Logansport Pharos-Tribune from Logansport, Indiana on October 18, 1896 · Page 7
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October 18, 1896

Logansport Pharos-Tribune from Logansport, Indiana · Page 7

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Logansport, Indiana
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Sunday, October 18, 1896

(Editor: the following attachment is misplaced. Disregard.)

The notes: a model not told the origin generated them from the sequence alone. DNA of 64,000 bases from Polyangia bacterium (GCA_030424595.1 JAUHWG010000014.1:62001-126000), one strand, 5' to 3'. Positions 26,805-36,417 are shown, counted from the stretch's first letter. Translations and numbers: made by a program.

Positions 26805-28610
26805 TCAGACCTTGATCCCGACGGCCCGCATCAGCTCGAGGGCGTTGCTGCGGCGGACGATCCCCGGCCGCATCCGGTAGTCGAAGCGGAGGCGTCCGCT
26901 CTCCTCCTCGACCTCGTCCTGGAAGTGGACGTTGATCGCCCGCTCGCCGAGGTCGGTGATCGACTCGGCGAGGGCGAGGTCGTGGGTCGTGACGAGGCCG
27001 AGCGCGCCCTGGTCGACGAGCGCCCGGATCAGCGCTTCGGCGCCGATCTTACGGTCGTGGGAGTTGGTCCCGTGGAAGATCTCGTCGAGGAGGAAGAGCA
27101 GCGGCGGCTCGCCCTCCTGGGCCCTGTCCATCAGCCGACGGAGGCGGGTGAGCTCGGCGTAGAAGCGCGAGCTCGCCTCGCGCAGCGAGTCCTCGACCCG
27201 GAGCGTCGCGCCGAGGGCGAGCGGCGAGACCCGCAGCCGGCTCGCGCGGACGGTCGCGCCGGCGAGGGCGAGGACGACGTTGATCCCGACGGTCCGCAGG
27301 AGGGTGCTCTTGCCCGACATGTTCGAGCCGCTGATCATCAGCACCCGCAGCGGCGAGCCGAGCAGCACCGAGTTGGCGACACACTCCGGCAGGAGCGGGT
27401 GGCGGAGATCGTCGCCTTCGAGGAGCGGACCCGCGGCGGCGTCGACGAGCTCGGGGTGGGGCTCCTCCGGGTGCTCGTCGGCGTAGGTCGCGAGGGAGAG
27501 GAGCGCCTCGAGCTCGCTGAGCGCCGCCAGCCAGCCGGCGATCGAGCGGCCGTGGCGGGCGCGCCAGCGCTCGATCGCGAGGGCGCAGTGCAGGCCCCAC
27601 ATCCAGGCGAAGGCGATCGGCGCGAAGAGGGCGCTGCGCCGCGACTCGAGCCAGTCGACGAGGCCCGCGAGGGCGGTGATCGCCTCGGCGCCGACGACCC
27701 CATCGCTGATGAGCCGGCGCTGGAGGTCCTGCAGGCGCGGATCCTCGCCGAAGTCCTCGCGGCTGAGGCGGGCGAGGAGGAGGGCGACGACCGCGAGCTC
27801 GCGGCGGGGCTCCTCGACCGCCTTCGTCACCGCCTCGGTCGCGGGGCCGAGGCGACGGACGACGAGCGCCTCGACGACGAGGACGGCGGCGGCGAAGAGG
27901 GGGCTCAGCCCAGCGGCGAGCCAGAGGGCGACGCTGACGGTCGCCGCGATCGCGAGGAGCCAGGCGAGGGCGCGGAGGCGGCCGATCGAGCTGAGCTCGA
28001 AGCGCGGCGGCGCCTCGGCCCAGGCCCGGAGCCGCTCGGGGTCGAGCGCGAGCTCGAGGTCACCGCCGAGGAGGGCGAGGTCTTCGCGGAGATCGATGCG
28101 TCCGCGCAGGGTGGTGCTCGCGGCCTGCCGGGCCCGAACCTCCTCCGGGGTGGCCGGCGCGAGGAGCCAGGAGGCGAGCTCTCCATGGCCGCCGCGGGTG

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Mrs, Anna Gage, wife of Ex- Deputy U. S, Marshal, Columbus, Kin., says i "I was delivered of TWINS in less than 20 minutes and with scarcely any pain after using only two bottles of "MOTHERS' FRIEND" DID NOT SUFFER AFTERWARD. |»-Si)ntl>T Kxprnsjor Mall, on net 'Iqtnf prj™, • iToo per buttle. Book "TO MOlUElto mallod froo. BBADFIELD REGl'LATOU CO., ATLANTA, 01. SOLD BY ALT. DRI'GGI3T8. PECULIAR MOVEMENT. Woman ; > Society for the rroventlon of The Society for the Prcveiition of He- ireditary Diseiuscis Js the name of an or- ganinat.ion. just set on. foot by about a score of young 1 women in >'ew York. The officers of tho society lire: Miss JA. Barnard, president; \V. Franklin Crockett, Jr., vice president; J. D. Chauncey, secretary; Hiss I. Fairfax, ihistorian. The object, of the -members •ig best explained by an extract from the constitution: "We, the members of tihis association, believe it to be a crime against society and future g-enerations for certain persons to marry. "We each solemnly pledge ourselves .not to-enter into any matrimonial alliance with tiny person whose family is subject to suoh hereditary diseases as consumption, insanity, or tho appetite for strong 1 drink, knowing thatRuch individual is responsible for the phy- MISS A. BARNARD, flieal imperfection of hundreds yet us•born. "Article 1. This association shall be called tlie Society for the Prevention of Eercditary Diseases. ' "Article 2. Its aim stiall be ihe wd•faro of humanity and the prevention of ilic transmission of hereditary diseases." .\Vhcn the pledge is taken the appli- ' cant for membership stands in the coulter of the room on a raised dais on Iwhieh falls a brilliant light. With the 'reJig-io med ica in one hand and anhour- iglass in the other, the-novice stands re- ipeatiug the solemn words of the pledge. 'Only lone member has broken the Ipled/^. Her picture i* draped in moum- !ing »nd turned with its face toward the ,-wall. It will be seen that the object 0f the S. P. H. D. society is purely hu- taanitarian. It is the outgrowth of an idea which germinated in the brain of a young college girl, a student of cause •and effect,, who had noticed the evil [results of many marriages where love fwaa the ruling factor and prudence a ;cn.ptiveand Rl»ye.. She registered a vowi 'Similar to the pledge which binds each member of the society, and she proceeded to explain her reasons for BO doing rto" some of her. friends. She found » Ifew kindred spirits who agreed with ;her views, and a constitution wasdrawn rup. The -society is now in good work- ling order, its mf mbers being one and all 'enthusiastic advocates of the ideas embodied in the constitutiou and by-laws. (All regard the appetite for intoxicants es a matter of heredity. TO CONVERT SINNERS. New York M»n Will Preach tho Ocuprt Through the Mecaphono. Chaplain Frederick Eotzler, for years connected with the evangelical work on QBlackwcll's Island and at the Jerry Mc- 'Auley mission nnd Margaret Stxachan 'home, New York, has begun a new religious warfare, in which the Gospel is to b<j) shouted to the assembled mul- .titude in a loud voice, by meons of the imegcphone. With -the aid of his megaphone Chaplain Rol'/.ler can spread his teachings •broadcast, and his nightly services at the corner of Thirty-second street and Sixth .avenue and at the \VorthJnonu- ment have attracted gi^j^rowd*. "The first consideration in evangelical work," explained Mr. -Rotzlcr, to a World reporter, "is to reach the people, and if this won't do it nothing will." The new movement is known ;is the American Salvntion Kescuo Army. The army numbers but 25 at present and boasts of neither uniforms nor band. When the army grows strong in numbers nnd in wealth, Chaplain Hobs- ler will carry out his long-cherished ' idea of dispensing to God's poor both religious instruction and good food. He wants to build a home where every man and woman willing to work may do something to earn a meal or abed. Already he has the promise of $1,000 towards this object—the money to bo paid when nn additional $12,000 is raised. Ko collections are taken up nt the army JneetintrsJthe mcrabfiSJtbf the organ iza- BesidessDinjr' the butter making, bking, Ashing and houskwbrk of Ser -family, an 80-year-old • woman of r .Whitneyville, Me., walks a mile or two : daily to pick blueberries, for which, «h« gets about eight cents a quart. She Discusses Politics From the Standpoint of a Woman. Xew York, Oct. 22, 1800. Everybody is talking about the election. One starts out for a uio-utMul of fresh :ilr, stumbles over a lai-g-e crowd, •a brass band, bray Ins forth, Must Toll H«r TJiiit You Slaw Mo," -nnd uat mentioning Ilic awful sou ml* Ui-a-t you avc forced to -hear), with- a spellbinder at the Iwi-ek. Sometimes wo strand still mid illshMi—soniM linos we. are spcll- 1—mono freiiueirtily wo «ro not. But lit, start,*, does a.poiaiirial canvpa'l'gn, a certain amount' of qncistloniinsr, to which the feminine voice, unless it be given o-i-oi- to, tlio upholding of mls- stotiis,, 11-1x1*1 pleasure In amis'werhi'g. :S-ays the masculine inquirer: "Whnt do you know about protection'?" Says I. rcrvroseuttog • tli* fomiiulno voice: "WoiU, not very much; but this is what I -believe: I t'hink there should IKS A -high tariff, a very high tariff. Several jwans afro I had an, opportunity to canrparo 0111- innnufln-ctiircrs. with thoso of England -and France, n.nd w'hPii I «ny ouv nvnnimfncturers, I nn-iui our clothps ospcsclaUy. Now,'my frip«l, half of tlio chuviots, .Itt-uairk-liatlK!, ron«h or smooth Roods .In- woo.1, that you buy shimrKil with the Eitgllsb or French luiJl mark,'aw m;ide 'in tlifx country. Wo fan iiualcp an froo<l 'a piece of. cloth us over wa.s dc v siKii (> d, ov made across •tho water, consequently tlierc oiiKlit to be n h%h tarlift on WCK.-I materials. .'\Jinpi-ica.nis oucht to buy tlw> lionn.'- in-nd-o stuffs. ko«]t t'lio nni!n jro-iins i' 111 ' iby putt.inp an cnonnous tariff, 11.11 out- rairpous-l-y l>i^' one o-ui all wools, force tlio imported article out of the inm-ket. WIMMI we have a- Rood tiling we ousht •to nccosiiil/.P it. In the finest of silks and vcilvets w« cnniicft compare with Franco, but for that reason fli'b'rlw •slrould -be itotrodincwl nt a liligh toriff, kcipt at a Ivlgh price, so tuwtlihe.Ameri- can innniufiacturer will prow ambitions, I mported ones, arid, 'In •time, achieve what he desires, so that uo fjtrthcr hn- ITorhlitknis will -be nccwisdrj'. C/HlEMRSfE SffWvS FjROfM A Japanese iinjxa'ter txilid inp. more cban one-half o.f the printed silks ms 9onain)r ifronn Cli/lna-or .Tnpan wore ininrto In Fnitorsou. N-ew Joi-sey. We've zat the men -\vlio canii work well flud who 1wm-e tine brains; wu'vc K»t th« mon<»y to pay the men,' ami we want to .1 nt reduce a little .Tln'Koisni, wli.ic'Ii fs, after nil tho sln.npr word for ijj the posslblltles of one's own cotintrj-. Why caxt't 1hn man who soils A'inoni«in' silks linmg n. phxx v of the American silk beside a piece of (tilio Japanese silk flnd let tilve- cus- toincn- take her choice, 'l«wins to pny •for tlio Chinese silk an exttiavasaut prict 1 , fl-nd for tlift Amerloan a just piiccv ILcttlte tariff be lowon pIcfiircK, on boolw, on anytMnp; that wlE etlucate the people. Let-the tariff .be high on jewels, on/ mnytiring that is bought by the rtch people si-mply as a luxury, y • Do I -wont the sniffwijsfc extended ? Xo, I want it restricted. If I were tlie person in po<\\ier I should -hlave each •twenty-five years of age, free, nnd added ..to this .freedom there should be tlu; knowled-RC of reading a.nd writing nnd the owninj? of a home. Then ft vote would be worth something. It would r€pres«OTt something. Men would strive for at, and'dollars would bo isaved to buy the home' for tho women find chlWreni that would, in addition, make the father a voter. Wllwilt does Antoniio or Hcdnricli or Ta t- rlck 01- Tommy AtJdus kmaw of this country aifter liv.inff 'here a few years? W-hether he is from Waly, or Germany, France or Irdlnmd, Russia: or England, 'Sweden* on- Scotlnnd, 'how can he realize to one, ft-ve, ten or fifteen years, t'hc nciedw of tiiose men a.nd -women who luin-e made this country? Let American 'bi.rtli be tl»e V«IT fins-t necessity of tlio light to claim a vote.' Them l(;t all tlwj rest, f ollofiv. THE) "BIDDY'B" VI/Ei\V.OF IT. Ami about 'the KoJd -amd the silver. Thcibost that I cnn sny a1»ut t'hat was told me by the honest little Irlshi mnid busy lu my kilchOT, She wondered "If the frentilemen pot to who were gO'tnc to p.ivo slh-or away. If the live dollars that she was in the habit of acndiiiif,' home o-ni special occasions, would i-e- ce.ivo no welcome." "Because," s'hc went on to ssiy, "Hf it o-nly stands for a -half or qnnrter ns •mawh'-as id calls for oil the fnce of i-t. how can tlioy bi» pleased «lt -m-e, so to say, wrl'tin' ono tlvltifr and nrwiiilu' mnother? It will br> ftfnuny •jrovern'Tiient, M!ss, liliat'll wrote out nia ardor on Ite own paipcr for a certain sum of money, and tlueu. only plvo you a little bit of it; and how, doos that differ from stealing?" si rli.e feminine voice from the In the parlor the ftVintahw; voice says: "If the people pot In who' aa-e .solnp to 'inwke 'our notes of no value, or of -so 11 title value that It aiiioiiiot-s- to nothing, -the unlkippy day? lu Rlc'h'niond, Am'atg 1 he wax wJll refcuiin and IMl po to mnrk-et with my basket flllexl with mowjy and I'll come home, cmTyltojt niy pUirehase, waiii.pped up in paper, In one hand." I wonder what .Mr. George Washtas- •toni would have thought of repudiation/? I wonder wlwiit Fifty Years Ago. Freiident Polk in the White House ch»lr, While in Lowell was Doctor Ayer; Both were busy for human weal One to govern and one to heal. And, na a president's power of will Sometimes depends on «liver-pill, • Mr. Polk took Ayer'« Pills I Irow For bi* liver, 80 yur* «r>- Ayer's Cathartic Pills were designed to supply a model purgative to people who had so long injured themselves with griping medicines. Being carefully prepared and their ingredients adjusted to the exact necessities of the bowels and liver, their popularity wao instantaneous. That this popularity has been maintained is well marked in tho medal awarded these pills at the World's Pair 1893. 50 Years of Cures. MR. would ImTt- ClionpM ait our deltberntelj miakinw; ourselves the lnuffhJmK Stock of the world? What other oounitry wakes its money a lie on. the face of it? Ke.mem.bai-, I don't pivt«id to 'be a l>olltielfln, but these are things that I was forced to tWnk 'when I listened to t!he spellbinder who talked, and talked, n ml talked, amd never convinced, I did conclude there am<! then that speech was silver and silence was gold, and I realized -as never before, how delipht- ful gold -was. And by-tlie-bye, if I made tlio laws for thte country, f le business woirld should not 'be Ju a S'tato of excitement that was b.'id for it every four yeiDTS, but a good man, once found, •he should stay where 'ho wns placed by the vote of an Intel 1'teent nji.tlon, for nit lea.st eight y«irs. Amd the schools, 1 would liarve rny say nboutthem If I were ruling. These public schools should 'h'a.ve a prood, thorough education, such an edueatiou as Tom, who is gotag to be a business man, needs, and such «.n education as IMek, who Js golup to 'bo a carpenter, will reqivti-e, and such an- education ns would be <ii benciflt to Molly, whether she Is jroing to be the wKe of an honest man, or wliet'her she will be forced Inlto the workaday world. There should it be SOHOJ-iATlSHiIPS FOR HIGHER EDUCATION, but children who do not niepd it, who gain no good 'by It, whoVre helped In no way nt all tlirough it, should not be /riven a so-csilled 'education formed of scraps of this "oiopy," tatters of thnt "lism" ,iind vague.suggestion* of some otheir "osophy." There .sJioii-ld be less orarninta'g plven. and more knowledge pained.' Then the average gM of fifteen would write n better letter than she does today; she would spell 'better; sny w.hiit slie had to In a clear way, a.nd 'her Jiand-TvrWinR would;be nn honor to her class. She shouldn't take the wrong change to <i shop, becawse she couldn't calculate rapidly, and she shouldn't lose -her interest in a strange country 'because she knew nothing abonlt It jyeograiplilcaUy, More of spelling and less of chemistry; more of plailin arithmetic of less of •algoln-ai; more of geography and less of lltorature; and more grajnuiar n.nd less of geometry, would be my idea of a public school education. • Fewer books and greater aibllilty on the side of the teacher 'make a bettor scholar. The t«iclw>r who has to study from uii'glit to. nigih* to teep up wibh her class, Is entirely too common. Tlten, I 'do be- llove that i'f the proper editcatlon were piven Hiere would be liealthier children fcnver clulldii.'en wearing upecta-cles. nnd Awcr'dliildren burdened with' books which they are forced to study at h'oine. iXiowflJclnys, tbe 'MOTIH&IR is OBLIOMD TO OJHACH, tliat Is. Uf slie is a-lovifn.fr imotlier; and tha mvorage child, ambl-tous and hopeful-,'gives her-all day and tflie grea-ter P n - rl: <$]$P ie evening to iher scliool books. And life is wrong. Them,, too, I do not believe that Mary Robinson 1 , wliosa fat'her -makes a large .Income, lias any rlgliit to be at tbe public sc'h'ool, and to aiKS'lst in crowding out Ulie chJldren- wlx> can- afford to go D« place else; The teacliers say, naturally, ''We plTQ the preference tp those children who are polite, well dressed, and who come of n ice people! Thie teachers are only JtenMi.ni; but Cathea-ln'o SmJidl, who lives l.n m side street, w.hose eiothes are shabby, whose mamiiers are not good', and whose people'are''-not over nLc-t?, wonts the education Which, the State jxiys for, ned the .preference 1 sBiowld be fflven Jier. I/bt Mary Robinson's father pny for hier education; let mii;ny''gdiitiewomfen! wn,b'enm8''hcr<Hy- ing by teachilng. You 'can't pick up a newspaper without rwidinp: 'about diU- dren who :iro crowded out of the schools, and tt is nW dc'iiteens of Squalid ulley <aml not of Monitniorency plllCti tlKll. ICIlOL'k ill raHl. 'It t)KJ SCllOOl door. Surely, t.liL' cry of 'I ho cli.ilda'cn is «o- lup up today as it did so ni'Miy years <i.;ro, Ju is MID itaiiand'Coi' kmnvlcdKo— for knowledge, ol! t'lre pro por sort ami for kntHvtoilfro ffiveE propurly. 1 a.m XOT A SEN'TlirBXTAl-iKST. 1 never iH'li-evod that t'hc cravins* of. tho stoiuu«li were «itls-n>d by'a. bcau- fclfiiil 'picture or a bunclll' of flowers; nobody's kept wiirin; by -a. bit of painted ffhiss aaid 'pains are not soothed by an illuminated poster; but 1 do tlhink tlwt crime will be- made less whcatlie world knawa morn and lias its knowLertge made easy to "it. I «alid I was golug to preach TL sermon'—I nwci- dreamed it would 'bo a poli'ticnl one; but rtien I-am ouo of t'hoso who fret up and spwik n«s the-'$i/irlt moves me. I couldn't write a swmon and raid 'Jt, ns-nwny it presi'eher does, but Mien, unlike tlio preachers, I feel wihat I say and It comes loss fro.!!! I lie brain than from tlie heart. But what are you soJn$; to do about •it all.'.' Your VOTE IS A rOOR'TJUNG, •tout still it represtiii'ls you. Jfak-e it .voice ttie proper opinion, and you know perfecflly -well'how it should «pttik for j'oii. Oil- the odheir side of the water. . tllw laborer sets very little liai'o. If you lei: in. under a low tai-iff, the mniMiifoi thirers of tliose countries wliere the working'mam IMS a hard life, a misuraWe death, and a pauiWs Brave, you can expect low prices to prevail ami low wages as n. natural sequence- The country js prosperous when iihc prices in. the markets are rensoiialila and good money is demanded' for pood faJjrlcs. Tlie women who try for suffrage -would be doing more to help 'their country if they would stop tlieJr sere-aurinp nm.d spend •thctr money, not at banKftin counters, . not Jit shops wliere goods are undersold, but at those shops wlhero fair wastes are paid.- a.nd a Just price is naked. The good laborer Iw.s a right to demand good pay. It seems to me tiwiit I have found a text. But it's sit the end- kistaul of at the beginning of the sownon. It isn't taken froim any book.. Its like the material used for my Sunday coat— o'f homo 'uiauitfocture. And its tMs, "Give .justice to the American worker, ond let t'lie America,^ dol/lar represent one WuiKlred cents." I'll hiurrnli for tlvat, and you join in and add your voice to that of BAB. . QUEER FAIR OF Tr/!*" One of TSein !• Wlilte. tha Cth«r BI»ck ni the Ace of Spultii. Two robust and bright twin baby .boys are the latest addition to the Gibbert family of Michigan City, Ind. That is an ordinary Indiana occurrence. But the Gibbert twins differ from other twins. One is white and the other black. The mother is white and .tlie father is a negro. The child which is cow black was born with a white skin. The change in color did not take place until two days after birth, 'at which time the child's body began to turn black. The white twin is facially not unlike his black brother. The white babe has the flat, broad nose, curly hair and ONE 'WHITE, ONE BLACK. thick, protruding lips of fhe typical African, and were it not for its color, there would be no distinguishing feature. The mother is a comely woman of 40, and has reared a large family of children. The other Gibbert children are black ns coal, and the white baijc is an object of great curiosity to them and of solicitude to the parents,. Hundreds of people have seen the twins at the Gibbert home, the white infant receiving the greatest, attention. Mr. Gibbert hns received several offers to exhibit the freaks in clime museums, but. has refused them nil. He is an educated negro of the pronounced African, type. 'Kite I'lilln n CorrlngK. • The largest kite ever made in England was one owned by George Pocock,. of Bristol (grandfather of W.G, Grace),. the purpose of drawing a carriage 'tbe roads. It was 13 by 15 feet, roved. tbe feasibility of such tt molde of conveyance. IVhlto Mkn Sold In Bondage. A white man was sold recently by his bondsman at the courthouse *t EHzabethtown, Ky.. for S3S.75. End of ni* Fortune. In his P a y envelope a Pennsylvania railroad employe living at Valparaiso, Ind., found a S3 note on which was written: "This bill represents the last o'f a fortune, all squandered on women, wine, and cards." Tiwmtnl» Incrcue* the Population In » GlM» Jar. E. B. P. Shurley, the jeweler, at No. 82 State street, Chicago, has the unique distinction of being the exhibitor of a female tarantula, and about a hundred juveniles. The mother ia an unsightly and Vicious-looking spider, with a body an Inch long- and leg's twice that length. Mr. Shurley keeps his pet in a bottle in the show widow, so that pedestrians unacquainted with the tarantula can gaxc upon its beauties. The jeweler came into possession of his specimen tlirough David James, one of his clerks. Mr. James went out in the street, to buy some bananas. While making his purchase the Italian .fruit dealer showed him the long-legged animal. Tlie Italian was glad to part with. The Exciting 1 Adven tures of a Traj>» por in Maine. ICllworth -Brunt Cnmo 3S«»r starving B fore 111H Bnn of Wad Lnclt EmU-ii — A Prfuiltivo Bur Scrvlccu^jJc rbiHiDs outut. It. .TARANTULA AND FAMILY. It for a dollar and Jnmes took his prize back to the jewelry store, where he incased it in tbe bottle. Mr. James has grown attached to his tarautuln. He fends it. flies, :md says that it has learned to know him. The spider, no doubt, originally came from Mexico. The name of the South Water street firm that imported it is not Icnoivn, but it is probably offering fruit peddlers special inducements by furnishing: a tarantula with each bunch of bananas. Several doctors who have looked at the specimen say that it is the finest in the United States. The male tarantula is much larger than tbe female, but its sting is no more deadly. There is a belief among' the natives of some of tlie countries where the tarantula thrives to the effect that tbe sting of the vicious creature puts a man^iiito a sleep and thiit only musi'v ;an restore the victim. Mr. James, who has read up on the matter, says he does not know how true this is, but.hebeJievestha.tthe sweetest strains of Orpheus' fiddle could not wake a man from a tarantula sleep. "If the belief is true," says-he, "the reason why people d!e : from the bite Is because th.ere is no Thomasorchestr'aaC hand nt all t-iines to charm away the venom." When Mr. James g-ot his rare insect it was accompanied by a small sac orco- coon. The other day about one hundred young- tara-ntulas crawled out of this cocoon, and there is now nothing to prevent Mr. James from going into the tarantula business. ' Many people stop in front of the store on State street and gaze curiously nt the 'tarantula colony. Now and then aman who has looked too long upon the amber fluid looks twice at tbe spider, and, assuring himself that he "sees things," hurries nway. . WORDS PEOPLE 1 SPEAK. Th» Edoc»ted Penon Who Tuiki EaRlUfc W«ll D»ei About Two Tboawnd. Few people realize how limited are fheir vocabularies, despdto .the many thousands of -words in the English language, says tho New York Journal. It is said that » person of education generally gets along, very comfortably with a vocabulary ol less than 2,000 different words. On the.other hand, uneducated people manage to express their ideas all thclr'lJveB wMh'tiieuseof but a few hundred words.-iepeating one or two of these, 'however, n great many times. A recent experiment proves bow apt our minds are to run in grooves. Twenty-five men and 25 women students in. a psychology class were bidden to write down at full speed 100 words, all chosen Bt random. They did so, with.the curious result that out of the total 5,000 words there were only 1,266 which occurred but once, 3,000 of the remainder being repetitions of 758 words. Of tbe 3,265 written only once, 740 were set down by the men, against 520 Tjy rbe women. Of the 3S3 articles of dress enumerated, 2S4 were found in tlie women's papers, while of the 237 articles of food they claimed 379. CSonrly they were not navy women or their range would have been wider. T/T —I am poingr to try and improi>» mi jind. SJxe—You are always attempting to much.—Town Topic*. (CARTEI •pITTLE IIVER • PILLS SICK HEADACHE Positively cared by these Little Pills. They afco relieve Distress from Dyspepsia, Indigestion and Too Hearty Eating. A per- feet remedy for Dizziness, Nausea, Drowsiness, Bad Taste in the Mouth, Coated Tongue Pain in the Side, TORPID:LIVER. They Rcgulatethe Bowel*. Purely Vegetable. Small PIN. Small Dose. Small Price. Elsworth Erant, of Metealf S;.ream settlement, Me., is a hunter, a trapper. •.woodsman, and whatcvcr'else a man. becomes when be lives in the woods. It this had not been the case it is not unlikely that some hunters a dozen; years from now would have found his bones lying besido some log in the great- Maine forest, gna-v.'ed by mice and! dragged about by foxes. Last week Brant was in the woods,, away back, with no particular purpose. He simply wanted to be "out of heariu*! of young uns' yellin' and fulkses' gab- bin'." He has often gone out in that way, and strayed away'for weeks, living on what his fishhooks and'rifie bullets brought him, and he always liye<i •well. But last week things went wrong. Leaving his pack, with his skillet, aK and blanket, even his.flshline, on afair morning he went back'from the littla bark camp he had mftde by a mudholo of a lake, with Jiis rifle'over his shoulder, hunting meat. Jlerlidn't care much what kind of meat he got. A bear, a, cub, a moose, a doer or n panther wouM have made him happy; still, a coupla of partridges or fio would have been killed had opportunity offered. Everywhere there were traces of the recent presence of gtimc. Deer had nipped thw leaves from the low bushes. A cow- moose and her cnlf had swung around the swamp the night before Bears had torn rotten lops to pieces all along one ridge *o pret at the ante and grubs in them. He found the waliowings of partridges in the sand, but not a living- thing could he sec. Not even a bluejay or red squirrel. AH rtny loiter the hunter searched. Toward nijrht, he took his bearings and sinned for c::mp. Zifr-xnffffir.fr over hills, around mountains, in and out of swamps, even in smn)l areas of forest, will confuse one, especially when no note has beea taken of the twists and turns. When nipht came on. the woodsman was lost, nnd he knew it. But he was not wcr- THE DEER FEEL DEAP. ried, only hungry. The little bunch of^ • •<erked veateon had been eaten long be-; fore at midday. He satdown with hia back against a tree, a little fire before! him, and his rifle leaning against the j tree alongside, and went'to sleep. Only] a woodsman could have dono that, and) only such a woodsman n« Brant. When! the fire died down the cold woke himi; and he piled on a few elicits of dead wood gathered up from near-by brushj • heaps. Then he shifted his position till. it was comfortable, according to hi*' notion, and went to sleep again. The next day was a qiiiet day. Knw.. dog or a marten "would have been welcome .nt noon. Night found the man Btill JoBt, without food and somewhat worried. One thing added to bis misery. That day he had crossed a brook. In the brook were trout, but he had neither line nor hooks. After five days the man found himself atabeavcrpond.' He remembered it. It was 40 miles or more from the settlement*, or camps, where he could get food. Forty miles was a long distance to.n^nian in liis.con- dition, and he sat down tt> think, SO weak that he could hardly stand. While he sat there be began to braid, some of the swale gross into a sort of string. He added (strands to it, and niter awhile he hud a string five feet long. A safety pin. that fastened bis. suspenders to his trousers was made U» nerve as a hook. A grasshopper became bait. A switch of alder served as a rod. 1 Seldom have men fished so eagerly as the woodsman did, and seldom has any; one enjoyed a four-inch trout so thoroughly as Brant did. The first fish he caught, was half eaten before it stopped: flopping- Several more followed suit, being eaten as they were captured.: After awhile Brant cut a stringer, ami with his primitive tackle potn mess of lish that would last a JOUR- while, «n<l! that afternoon he headed for his pack at the little unnamed mudhole. Sc:ircc-J Jy was he out of sight of the beaver pond when a deer, the first he had seen rose from its bed beside a log- and fc| dead when his rifle cracked. Great slices of that deer's meat,.were broileit and eaten that night by the woodsman,. then well on his way. After lie caught his first fish he lived well.- The run of.. bad luck had ended, but, as Elsworth's brother Sam said, "the experiencft thinned Ell quite n considerable." HHnUoJ »J » «ra»»hoppor.. Tommy McCandless, a ten-year-old son of a Marion county (Kan.) farmer, was playing in a field when he wa» kicked in the eye by a grasshopper, tho -. sight 'bein# immediately destroyed from the force of the blow. He wair brought to Topeka to receive medical attention, there being imminent, danger of the loss of the eyeball as well oa the sight. The grasshopper was of the large locust variety, and is noted for toe great force of its lcg«.